Qualified Immunity

I have talked about it before here. Qualified immunity is bad.

The doctrine, created to protect police and their municipal employers from lawsuits by the US Supreme Court in 1967 at the height of the civil rights movement, essentially says police cannot be sued for wrongdoing unless the conduct violates “clearly established” law. It was originally intended to prevent lawsuits against officers who acted in good faith. However, it has since been expanded to the point where, unless you can find a prior precedent that matches almost exactly to your fact pattern, your lawsuit gets dismissed. It is difficult to “clearly establish” wrongful conduct of the police if it is almost impossible to sue them in the first place.

Qualified immunity is opposed by a broad coalition of organizations and people who generally do not agree on much: from the ACLU to the Cato Institute. Two-thirds of Americans favor repeal. President Biden has said he would like to see the doctrine “severely reined in.” Both conservative Justice Clarence Thomas and liberal Justice Sonia Sotomayor have criticized qualified immunity. And yet…

There are two ways to reform qualified immunity. Either the Supreme Court reverses itself and repeals the doctrine it created out of whole cloth or Congress acts to do so. Given principles of stare decisis (a deference to well-established previous jurisprudence) and the conservative composition of the court, the first option is unlikely. But this is the era of police reform, so perhaps the legislature will finally find the will to do something? Don’t hold your breath.

In 2020, former Rep. Justin Amash and Rep. Ayanna Pressley introduced legislation to get rid of qualified immunity. It picked up support from Democratic Senators and limited GOP support but ultimately went nowhere. Rep. Pressley reintroduced the bill this year, but it appears stuck in committee.

In March, The House passed the George Floyd Justice in Policing Act, which would specifically end qualified immunity for police officers (qualified immunity applies to essentially all government employees). There was hope. President Biden endorsed the bill and Republican Senator Tim Scott signaled a willingness to support the bill. A compromise was floated that would have shifted legal liability from individual officers to the police departments or municipalities themselves as one of the objections to eliminating qualified immunity has been that it would deter people from becoming police officers. Sen. Scott introduced his own bill that would have done just that. And, as seems to be a frequently recurring theme, liberals became their own worst enemy.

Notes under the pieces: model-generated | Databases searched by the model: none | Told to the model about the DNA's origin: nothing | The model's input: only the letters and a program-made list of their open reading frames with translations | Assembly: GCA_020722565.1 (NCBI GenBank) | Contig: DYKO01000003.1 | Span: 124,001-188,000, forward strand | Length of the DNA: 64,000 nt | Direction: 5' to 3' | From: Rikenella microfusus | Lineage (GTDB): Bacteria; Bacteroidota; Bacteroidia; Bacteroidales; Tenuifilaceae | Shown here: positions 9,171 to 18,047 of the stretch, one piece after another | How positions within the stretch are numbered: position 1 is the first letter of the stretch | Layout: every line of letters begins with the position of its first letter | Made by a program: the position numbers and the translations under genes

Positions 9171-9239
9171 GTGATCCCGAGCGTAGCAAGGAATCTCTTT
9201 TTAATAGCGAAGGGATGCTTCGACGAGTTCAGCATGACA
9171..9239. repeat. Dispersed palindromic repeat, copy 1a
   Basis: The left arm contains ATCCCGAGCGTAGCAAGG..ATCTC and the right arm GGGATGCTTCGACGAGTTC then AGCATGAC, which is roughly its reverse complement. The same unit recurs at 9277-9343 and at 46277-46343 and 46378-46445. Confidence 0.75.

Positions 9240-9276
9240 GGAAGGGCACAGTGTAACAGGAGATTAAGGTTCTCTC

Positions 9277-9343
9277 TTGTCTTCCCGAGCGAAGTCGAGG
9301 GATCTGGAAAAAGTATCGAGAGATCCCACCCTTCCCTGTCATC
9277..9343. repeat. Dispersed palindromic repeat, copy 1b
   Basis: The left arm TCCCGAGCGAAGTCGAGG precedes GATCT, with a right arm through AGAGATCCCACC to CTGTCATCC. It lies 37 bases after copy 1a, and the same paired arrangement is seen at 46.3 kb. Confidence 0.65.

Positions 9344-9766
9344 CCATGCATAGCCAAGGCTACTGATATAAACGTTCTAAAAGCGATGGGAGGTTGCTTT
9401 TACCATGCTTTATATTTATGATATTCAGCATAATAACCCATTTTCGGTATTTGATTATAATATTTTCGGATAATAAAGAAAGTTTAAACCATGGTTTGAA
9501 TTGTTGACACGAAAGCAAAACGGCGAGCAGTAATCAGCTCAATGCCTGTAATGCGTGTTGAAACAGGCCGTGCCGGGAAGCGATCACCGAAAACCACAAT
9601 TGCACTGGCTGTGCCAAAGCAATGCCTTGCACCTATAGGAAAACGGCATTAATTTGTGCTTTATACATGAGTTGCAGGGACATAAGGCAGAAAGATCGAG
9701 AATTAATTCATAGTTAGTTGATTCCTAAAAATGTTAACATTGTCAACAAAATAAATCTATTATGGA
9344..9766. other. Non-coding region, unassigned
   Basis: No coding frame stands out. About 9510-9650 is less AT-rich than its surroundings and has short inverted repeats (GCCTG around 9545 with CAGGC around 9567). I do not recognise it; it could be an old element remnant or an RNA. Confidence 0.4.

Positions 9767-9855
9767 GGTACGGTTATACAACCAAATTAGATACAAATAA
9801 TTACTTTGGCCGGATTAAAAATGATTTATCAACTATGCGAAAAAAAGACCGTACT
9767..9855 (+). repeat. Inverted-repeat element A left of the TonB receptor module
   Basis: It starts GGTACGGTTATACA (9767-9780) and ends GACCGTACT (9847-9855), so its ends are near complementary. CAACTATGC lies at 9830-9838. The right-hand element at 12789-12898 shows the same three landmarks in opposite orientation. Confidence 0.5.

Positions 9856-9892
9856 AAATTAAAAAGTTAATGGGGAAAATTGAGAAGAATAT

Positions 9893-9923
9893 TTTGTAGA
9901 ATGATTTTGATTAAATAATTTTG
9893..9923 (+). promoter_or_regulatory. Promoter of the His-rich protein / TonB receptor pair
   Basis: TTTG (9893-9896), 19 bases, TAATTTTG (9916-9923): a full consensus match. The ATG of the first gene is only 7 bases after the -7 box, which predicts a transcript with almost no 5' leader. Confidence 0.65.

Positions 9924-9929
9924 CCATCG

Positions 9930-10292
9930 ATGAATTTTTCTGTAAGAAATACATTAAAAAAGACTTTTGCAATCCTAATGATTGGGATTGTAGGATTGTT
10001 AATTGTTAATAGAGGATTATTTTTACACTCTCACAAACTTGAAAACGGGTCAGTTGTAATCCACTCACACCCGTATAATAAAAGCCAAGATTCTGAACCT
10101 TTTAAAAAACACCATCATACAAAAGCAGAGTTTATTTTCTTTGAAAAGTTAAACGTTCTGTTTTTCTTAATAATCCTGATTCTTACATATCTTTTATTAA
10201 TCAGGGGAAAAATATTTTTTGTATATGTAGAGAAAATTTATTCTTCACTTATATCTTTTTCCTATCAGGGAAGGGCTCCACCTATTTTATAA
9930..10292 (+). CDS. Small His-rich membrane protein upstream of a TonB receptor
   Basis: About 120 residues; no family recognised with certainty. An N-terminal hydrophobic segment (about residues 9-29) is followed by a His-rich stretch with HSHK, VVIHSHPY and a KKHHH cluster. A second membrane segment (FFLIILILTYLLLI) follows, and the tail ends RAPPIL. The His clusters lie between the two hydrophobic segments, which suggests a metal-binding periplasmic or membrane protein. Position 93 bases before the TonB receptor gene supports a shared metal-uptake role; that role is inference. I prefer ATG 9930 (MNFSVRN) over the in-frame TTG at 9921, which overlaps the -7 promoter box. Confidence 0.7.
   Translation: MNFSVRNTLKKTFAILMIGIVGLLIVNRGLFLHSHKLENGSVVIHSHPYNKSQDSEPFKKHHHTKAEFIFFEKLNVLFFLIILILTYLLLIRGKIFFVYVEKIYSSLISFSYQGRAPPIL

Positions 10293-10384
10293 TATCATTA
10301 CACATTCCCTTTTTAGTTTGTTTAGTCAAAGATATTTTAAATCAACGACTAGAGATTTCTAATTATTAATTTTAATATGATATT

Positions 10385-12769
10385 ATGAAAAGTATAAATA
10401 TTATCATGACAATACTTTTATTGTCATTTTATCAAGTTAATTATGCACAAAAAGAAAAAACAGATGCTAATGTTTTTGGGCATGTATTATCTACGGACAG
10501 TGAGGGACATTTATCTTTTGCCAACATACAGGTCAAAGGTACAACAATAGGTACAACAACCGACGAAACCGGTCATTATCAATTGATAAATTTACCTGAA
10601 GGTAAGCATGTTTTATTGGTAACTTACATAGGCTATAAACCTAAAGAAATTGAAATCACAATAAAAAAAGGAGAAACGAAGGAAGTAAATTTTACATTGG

Instead of recognizing the political reality that any legislation to end qualified immunity is going to require 10 Republican votes and engaging in negotiations, numerous Democrats said the inability to sue individual police officers was a deal-breaker and the legislation died. Now, maybe if they had gone along with compromise negotiations, they still would not have gathered 10 Republican votes, but to take their ball and go home, for this reason, was monumentally stupid. It is a distinction without a difference. Individual police officers do not pay the civil verdicts and settlements, they don’t have the money to. Cities do. One recent study found that “governments paid approximately 99.98 percent of the dollars that plaintiffs recovered in lawsuits alleging civil rights violations by law enforcement.” So, the legislation died for a reason that does not even matter. Sigh.

It is easy to get discouraged when what seems like such an obviously good idea with such broad public support fails to gain traction in Congress. But the discussion and introduction of these failed bills started because of the public outcry over George Floyd’s murder and other heinous acts committed by police. If that outrage subsides, so does the feeling among lawmakers that it must be addressed. We must dig in for the long fight, recognize that the facts are on our side, and continue to apply pressure to our representatives to fix this awful doctrine.

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